Big Muff, Little Big Muff, Metal Muff... now with the Big Muff Pi with Tone Wicker (dances off the tongue, that) you have nine Muff options to pick from, not including the bass version. How are you going to choose?
Well, this model's designed to deliver the 'classic' Big Muff sound with a couple of extra options. There's a tone bypass that gives you the raw, untempered higher output, and there's the Wicker switch. What's a wicker? Perhaps Electro-Harmonix means 'wicca' – and 'tone magic' does make a kind of sense, as this switch plays around with the top end, making it cleaner and clearer.
The Big Muff Pi WTW is very different to the big ol’ pedal that’s been around for the best part of 40 years. This version comes in the familiar compact diecast enclosure common to most boutique pedals. White paint is an odd choice, but it looks purposeful and businesslike. The layout is simple: the Volume, Tone and Sustain controls are as familiar as fish and chips, and the two mini toggles are neatly placed. Usefully, there’s a modern 9V port rather than the old-style US headphone-style socket.
There’s nothing subtle about a Big Muff. It’s thick, fuzzy and buzzy with slightly uncontrollable sustain, and getting the best out of this rascal takes practice and skill. You have to really play it – and that’s fun, because you can make it your own.
The good news is that in basic mode with the Tone switch on, the new pedal sounds just like the classic reissue – though in a head-to-head, its output seems a little lower. If you’re after massive crunchy rock chords or singing leads, here’s the route-one solution with the Tone control giving the flexibility to sweep between soupy undercurrents and a chainsaw top end.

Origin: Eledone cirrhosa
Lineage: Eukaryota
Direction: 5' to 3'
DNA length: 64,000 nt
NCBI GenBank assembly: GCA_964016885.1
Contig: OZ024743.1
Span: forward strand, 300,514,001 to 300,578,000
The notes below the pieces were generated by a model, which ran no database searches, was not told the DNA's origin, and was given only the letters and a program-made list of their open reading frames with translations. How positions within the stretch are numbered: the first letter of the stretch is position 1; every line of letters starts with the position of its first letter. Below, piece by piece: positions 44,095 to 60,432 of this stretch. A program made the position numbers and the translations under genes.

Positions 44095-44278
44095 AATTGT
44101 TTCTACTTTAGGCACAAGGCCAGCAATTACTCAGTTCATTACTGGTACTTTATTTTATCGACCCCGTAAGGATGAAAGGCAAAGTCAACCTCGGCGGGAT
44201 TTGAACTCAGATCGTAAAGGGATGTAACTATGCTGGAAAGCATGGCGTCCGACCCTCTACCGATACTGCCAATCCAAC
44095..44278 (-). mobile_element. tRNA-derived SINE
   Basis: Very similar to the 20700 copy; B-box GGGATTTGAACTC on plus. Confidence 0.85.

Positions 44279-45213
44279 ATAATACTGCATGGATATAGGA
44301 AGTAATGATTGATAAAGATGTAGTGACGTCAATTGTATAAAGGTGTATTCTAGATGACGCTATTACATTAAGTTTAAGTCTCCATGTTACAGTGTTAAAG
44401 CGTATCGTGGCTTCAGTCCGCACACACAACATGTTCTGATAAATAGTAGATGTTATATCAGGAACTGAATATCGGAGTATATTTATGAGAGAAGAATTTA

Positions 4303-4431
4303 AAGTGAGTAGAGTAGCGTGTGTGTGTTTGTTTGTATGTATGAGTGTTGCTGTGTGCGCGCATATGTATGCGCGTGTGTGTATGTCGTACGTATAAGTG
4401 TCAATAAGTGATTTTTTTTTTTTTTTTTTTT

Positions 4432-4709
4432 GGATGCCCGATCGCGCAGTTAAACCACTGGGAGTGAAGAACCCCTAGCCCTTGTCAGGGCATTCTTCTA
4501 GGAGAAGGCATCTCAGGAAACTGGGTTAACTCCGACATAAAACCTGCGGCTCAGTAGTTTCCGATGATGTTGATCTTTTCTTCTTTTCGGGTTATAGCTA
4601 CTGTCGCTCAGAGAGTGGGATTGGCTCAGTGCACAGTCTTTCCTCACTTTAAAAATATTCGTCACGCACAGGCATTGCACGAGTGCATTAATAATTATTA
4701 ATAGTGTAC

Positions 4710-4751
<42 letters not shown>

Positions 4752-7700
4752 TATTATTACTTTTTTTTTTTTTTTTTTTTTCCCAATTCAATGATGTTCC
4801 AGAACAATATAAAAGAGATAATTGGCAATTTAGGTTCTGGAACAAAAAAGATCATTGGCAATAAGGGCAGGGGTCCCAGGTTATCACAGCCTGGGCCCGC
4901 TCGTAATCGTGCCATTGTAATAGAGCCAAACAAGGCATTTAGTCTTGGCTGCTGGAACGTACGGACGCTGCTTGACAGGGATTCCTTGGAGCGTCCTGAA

Engaging Wicker is a bit like turning up the Presence control on a valve amp; it works with the highest frequencies for more sparkle. It’s quite musical, so it’s not simply an ultra treble boost. The pedal sounds a bit more refined and modern with it on, so it’s a good option to have on hand. Wicker can be use with the Tone bypass too – useful, because in most circumstances the bypassed sound will need some tonal sculpting. It’s totally massive, raw and way louder than the standard Muff sound. This may find live applications especially for alt. rock, but my guess is that this pure evil will be most useful in the studio where you can effectively build your own Muff tone with some other boxes and filters.